Five Georgia Environmental Bills to Watch in 2015

Georgia legislature warms up to solar panels, gets protective of coastal marshes, withdraws support for electric cars, and sacrifices LEED certifications in favor of jobs.

April 2, 2015 marked final adjournment of the 2015 Georgia legislative session. Upon adjournment, the legislature sends five key environmental bills to Governor Deal for signing.

(1) HB 57 – Solar Power Free-Market Financing Act of 2015 (“Solar Freedom Bill”)

The Solar Freedom Bill allows property owners to finance the addition of solar panels to their properties as they would finance cars or homes. The legislation eases hurdles associated with purchasing solar panels which generally requires arduous up-front costs, historically deterring property owners. Solar developers supporting the bill have complained that Georgia’s ambiguity on the issue made it difficult and risky to sell in the state. Across the aisle, power companies voiced concern that legislation would allow for rival retail utilities to enter the market. They were pacified, however, with inclusion of certain protections in the bill allowing them to maintain a monopoly system, controlling the size of panels, limiting liability related to equipment use, and allowing them to control safety requirements. See, Ray Henry, Georgia likely to permit third-party lending for solar panels, Athens Banner-Herald, (Mar. 22, 2015).

(2) SB 101 – “Salt-Water Marsh Bill”

SB 101 was crafted to insulate marshlands lining Georgia’s coastline. The marshes provide food and shelter for Georgia bird, fish, and wildlife species. The bill preserves Georgia’s marshes by protecting them with 25-foot buffers in which unregulated development is prohibited. Additionally, the bill allows projects approved by the U.S. Army Corp of Engineers to be decided on a case-by-case basis based on local variances. Advocates for the bill, however, say it does not go far enough. Former director of Georgia’s Environmental Protection Division, Carol Couch, points out that the bill allows for variances inconsistent with those allowed for rivers and streams, making it less protective. See, Carol Couch, Carol Couch: Former EPD chief: Fix marsh-buffer bill, Savannah Morning News, (Mar. 26, 2015).

(3) HB 170 – Transportation Funding Act of 2015 (“Transportation Bill”)

HB 170 seeks to raise money for improvements to Georgia’s transportation system including the construction of new highway projects, maintenance of existing infrastructure, bridge repair and safety enhancements, with priority given to the state’s most highly congested highway areas. If signed, the bill would allow local municipalities and counties to collect a 1% sales tax on gasoline sales. In addition, the bill (i) creates a “highway user impact fee” imposing a new $50-$100 tag fee on trucks and busses; (ii) creates a $5/per night tax on hotel and motel bookings; and (iii) imposes a $300/yearly fee on alternative fuel commercial vehicles. Additionally, marking the end of the legislature’s honeymoon with electric vehicles, the new legislation imposes a $200/yearly fee on users of privately owned electric vehicles and eliminates the $5,000 state tax credit allowed on low-emission vehicles and zero emission vehicles (including electric vehicle purchases). See, HB 170, Transportation Funding Act of 2015, Georgia Municipal Association, (Apr. 14, 2015).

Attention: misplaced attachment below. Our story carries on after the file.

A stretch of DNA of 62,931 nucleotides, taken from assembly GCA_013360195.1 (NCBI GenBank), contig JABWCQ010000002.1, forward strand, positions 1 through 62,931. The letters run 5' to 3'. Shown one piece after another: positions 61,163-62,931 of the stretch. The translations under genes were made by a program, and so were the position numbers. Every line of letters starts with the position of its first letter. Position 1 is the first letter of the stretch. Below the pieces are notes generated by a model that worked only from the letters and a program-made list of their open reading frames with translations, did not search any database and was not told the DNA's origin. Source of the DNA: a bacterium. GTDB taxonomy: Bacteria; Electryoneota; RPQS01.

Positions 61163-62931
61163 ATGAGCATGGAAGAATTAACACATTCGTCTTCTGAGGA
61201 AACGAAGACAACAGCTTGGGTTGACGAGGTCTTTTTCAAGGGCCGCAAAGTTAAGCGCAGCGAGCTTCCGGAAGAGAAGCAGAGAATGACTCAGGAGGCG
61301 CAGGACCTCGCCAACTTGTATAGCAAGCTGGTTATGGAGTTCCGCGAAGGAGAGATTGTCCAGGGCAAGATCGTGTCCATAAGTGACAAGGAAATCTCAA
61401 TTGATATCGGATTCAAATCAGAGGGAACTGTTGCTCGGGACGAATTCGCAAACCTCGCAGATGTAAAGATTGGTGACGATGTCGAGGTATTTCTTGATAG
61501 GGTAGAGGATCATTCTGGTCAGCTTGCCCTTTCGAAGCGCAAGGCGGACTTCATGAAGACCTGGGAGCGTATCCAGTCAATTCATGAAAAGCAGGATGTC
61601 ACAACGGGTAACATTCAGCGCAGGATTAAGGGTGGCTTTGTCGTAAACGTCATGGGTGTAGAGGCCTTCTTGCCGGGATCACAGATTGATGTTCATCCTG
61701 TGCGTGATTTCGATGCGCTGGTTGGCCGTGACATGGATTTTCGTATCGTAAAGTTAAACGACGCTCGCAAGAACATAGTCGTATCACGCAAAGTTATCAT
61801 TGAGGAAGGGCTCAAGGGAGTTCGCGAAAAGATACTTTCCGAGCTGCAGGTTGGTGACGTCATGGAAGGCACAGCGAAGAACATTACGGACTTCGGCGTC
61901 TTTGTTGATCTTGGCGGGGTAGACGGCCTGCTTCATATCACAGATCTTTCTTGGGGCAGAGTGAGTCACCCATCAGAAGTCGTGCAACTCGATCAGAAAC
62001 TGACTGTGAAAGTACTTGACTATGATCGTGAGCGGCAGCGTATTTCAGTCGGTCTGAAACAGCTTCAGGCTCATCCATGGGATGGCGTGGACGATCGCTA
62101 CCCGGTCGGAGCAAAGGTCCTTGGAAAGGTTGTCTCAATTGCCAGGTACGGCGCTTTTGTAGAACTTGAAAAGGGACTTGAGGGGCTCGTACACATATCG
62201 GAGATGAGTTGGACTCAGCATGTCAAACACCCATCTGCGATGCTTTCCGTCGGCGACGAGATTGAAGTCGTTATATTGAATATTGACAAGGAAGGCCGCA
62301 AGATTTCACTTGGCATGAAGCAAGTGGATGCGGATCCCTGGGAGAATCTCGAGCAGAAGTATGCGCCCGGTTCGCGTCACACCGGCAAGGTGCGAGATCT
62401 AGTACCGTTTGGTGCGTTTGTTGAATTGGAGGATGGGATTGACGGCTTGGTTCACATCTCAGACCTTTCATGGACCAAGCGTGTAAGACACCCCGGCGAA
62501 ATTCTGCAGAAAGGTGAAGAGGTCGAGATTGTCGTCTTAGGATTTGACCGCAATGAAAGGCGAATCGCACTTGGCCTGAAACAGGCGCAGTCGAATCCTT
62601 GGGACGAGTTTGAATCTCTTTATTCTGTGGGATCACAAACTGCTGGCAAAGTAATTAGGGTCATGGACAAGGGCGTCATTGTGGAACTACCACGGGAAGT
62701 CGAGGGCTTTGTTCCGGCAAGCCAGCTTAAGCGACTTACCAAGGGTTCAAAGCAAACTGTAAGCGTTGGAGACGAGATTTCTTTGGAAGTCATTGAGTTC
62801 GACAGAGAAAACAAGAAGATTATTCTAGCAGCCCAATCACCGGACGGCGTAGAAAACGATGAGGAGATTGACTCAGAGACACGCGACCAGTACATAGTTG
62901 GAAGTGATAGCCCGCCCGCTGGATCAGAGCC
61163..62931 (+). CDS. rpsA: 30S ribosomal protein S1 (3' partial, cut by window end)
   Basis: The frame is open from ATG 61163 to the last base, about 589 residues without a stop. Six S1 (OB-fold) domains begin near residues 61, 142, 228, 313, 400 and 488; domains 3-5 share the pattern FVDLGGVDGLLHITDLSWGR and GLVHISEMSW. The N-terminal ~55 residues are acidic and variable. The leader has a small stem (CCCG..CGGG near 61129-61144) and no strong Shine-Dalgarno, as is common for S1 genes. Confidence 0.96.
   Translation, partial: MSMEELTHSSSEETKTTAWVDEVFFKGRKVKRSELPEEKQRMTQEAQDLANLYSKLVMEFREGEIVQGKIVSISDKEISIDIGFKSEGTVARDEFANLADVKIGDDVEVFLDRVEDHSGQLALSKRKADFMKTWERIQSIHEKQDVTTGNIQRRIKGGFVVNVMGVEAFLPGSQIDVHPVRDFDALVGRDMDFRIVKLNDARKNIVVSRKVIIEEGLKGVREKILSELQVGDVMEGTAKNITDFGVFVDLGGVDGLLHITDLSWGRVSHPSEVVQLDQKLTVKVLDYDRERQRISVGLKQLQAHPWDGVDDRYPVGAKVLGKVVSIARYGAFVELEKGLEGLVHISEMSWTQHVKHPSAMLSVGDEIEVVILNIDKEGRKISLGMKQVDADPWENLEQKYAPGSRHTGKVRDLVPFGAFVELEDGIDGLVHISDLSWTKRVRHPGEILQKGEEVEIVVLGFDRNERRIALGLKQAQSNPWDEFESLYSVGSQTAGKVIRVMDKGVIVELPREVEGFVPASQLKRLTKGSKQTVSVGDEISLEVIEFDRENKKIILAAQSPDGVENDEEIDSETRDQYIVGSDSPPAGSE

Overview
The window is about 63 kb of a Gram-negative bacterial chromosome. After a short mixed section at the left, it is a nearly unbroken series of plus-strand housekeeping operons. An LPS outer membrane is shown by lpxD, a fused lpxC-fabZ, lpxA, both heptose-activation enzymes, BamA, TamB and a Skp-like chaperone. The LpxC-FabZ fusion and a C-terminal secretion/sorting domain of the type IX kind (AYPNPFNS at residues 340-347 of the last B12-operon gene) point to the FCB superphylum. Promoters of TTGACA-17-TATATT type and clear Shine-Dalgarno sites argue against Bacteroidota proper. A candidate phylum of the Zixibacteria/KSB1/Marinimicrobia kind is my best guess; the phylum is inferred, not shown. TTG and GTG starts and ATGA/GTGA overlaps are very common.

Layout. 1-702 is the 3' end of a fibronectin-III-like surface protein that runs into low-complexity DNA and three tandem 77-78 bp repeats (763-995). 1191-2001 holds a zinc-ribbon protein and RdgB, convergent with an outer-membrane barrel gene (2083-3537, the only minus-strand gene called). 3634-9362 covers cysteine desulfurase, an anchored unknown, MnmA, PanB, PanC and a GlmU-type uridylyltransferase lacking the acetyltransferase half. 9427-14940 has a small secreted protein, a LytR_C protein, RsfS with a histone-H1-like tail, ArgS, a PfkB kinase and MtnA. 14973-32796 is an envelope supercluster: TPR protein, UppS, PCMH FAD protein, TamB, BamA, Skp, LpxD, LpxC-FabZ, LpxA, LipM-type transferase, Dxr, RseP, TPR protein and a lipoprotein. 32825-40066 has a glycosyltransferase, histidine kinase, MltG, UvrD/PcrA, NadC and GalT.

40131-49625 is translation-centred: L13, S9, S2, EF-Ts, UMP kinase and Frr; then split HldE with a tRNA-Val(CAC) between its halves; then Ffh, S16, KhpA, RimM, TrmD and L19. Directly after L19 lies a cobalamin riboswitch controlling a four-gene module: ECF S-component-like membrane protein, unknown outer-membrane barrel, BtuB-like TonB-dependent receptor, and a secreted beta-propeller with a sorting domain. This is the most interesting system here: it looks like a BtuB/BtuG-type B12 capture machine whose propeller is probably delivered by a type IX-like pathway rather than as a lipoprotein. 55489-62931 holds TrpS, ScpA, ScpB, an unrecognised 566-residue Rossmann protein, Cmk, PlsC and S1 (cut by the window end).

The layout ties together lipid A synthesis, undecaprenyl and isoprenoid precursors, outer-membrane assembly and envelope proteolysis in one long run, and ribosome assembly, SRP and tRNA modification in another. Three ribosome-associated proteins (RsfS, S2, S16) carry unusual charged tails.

(4) HB 255 – “Green Certification Bill”

The “Wood Wars” wages on in Georgia. Under HB 255 no state contract for construction, addition, repair or renovation work will be enforced unless it requires contractors and subcontractors to exclusively use Georgia forest products. In addition, when a state project requires green building standards, the contractor applying for such project can only use green building standards that give certification credits equally to Georgia forest products grown, manufactured, and certified under the Sustainable Forestry Initiative, the American Tree Farm System, the Forest Stewardship Council, or other similar certifying organizations. Arguably, however, the bill creates more bubbles than bath where the Governor already decreed such requirements in a 2012 executive order. See, Stuart Kaplow, Georgia’s Legislation Banning LEED for State Buildings is Much Ado About Nothing, Green Building Law Update, (Mar. 2, 2015). Supporters of the bill argue that LEED certification unfairly reduces the amount of Georgia produced wood used during construction of new projects.  Consequently, motivation behind the bill is said to be job protection and creation. See, Georgia Passes Legislation Banning LEED for State Buildings, (Mar. 25, 2015).

(5) HB 397 – Soil and Water Commission Overhaul

Finally, as indicated in our prior post, HB 397 focuses on changes to the State Soil and Water Conservation Commission.  The bill curbs the Soil and Water Commission’s independence and streamlines its regulations by bringing it within the umbrella and oversight of the Department of Agriculture.

In total, the 2015 legislative session saw moderate environmental impact. We now await final signing of these bills by the Governor.

For advice and assistance with obtaining variances around marsh lands or other environmental/property related issues please contact Scott Hitch at

Georgia General Assembly Ends Water and Land Conservation Tax Credits

At the end of its recent session, the Georgia General Assembly passed HB 464 by unanimous votes to cap the land conservation tax credit at $30 million for 2016 and then eliminate it altogether at the end of 2016. HB 464 also repeals the tax credits for water conservation facilities and ending groundwater usage, effective at the end of 2016.

The original bill, introduced by Representative Bruce Williamson (R-115; Monroe), did not address the land conservation tax credit. Section 1 of the original bill repeals the tax credit for water conservation facilities; Section 2 ends the tax credit for shifting from ground-water usage; both repeals are effective at the end of 2016. The House Ways and Means Committee added Section 3 to the bill which caps and sunsets the land conservation tax credit at the end of 2016.

The bill was sent to the Governor on April 7, but so far, he has not signed it.

Georgia Governor Expected to Sign Overhaul to Soil and Water Commission (HB 397)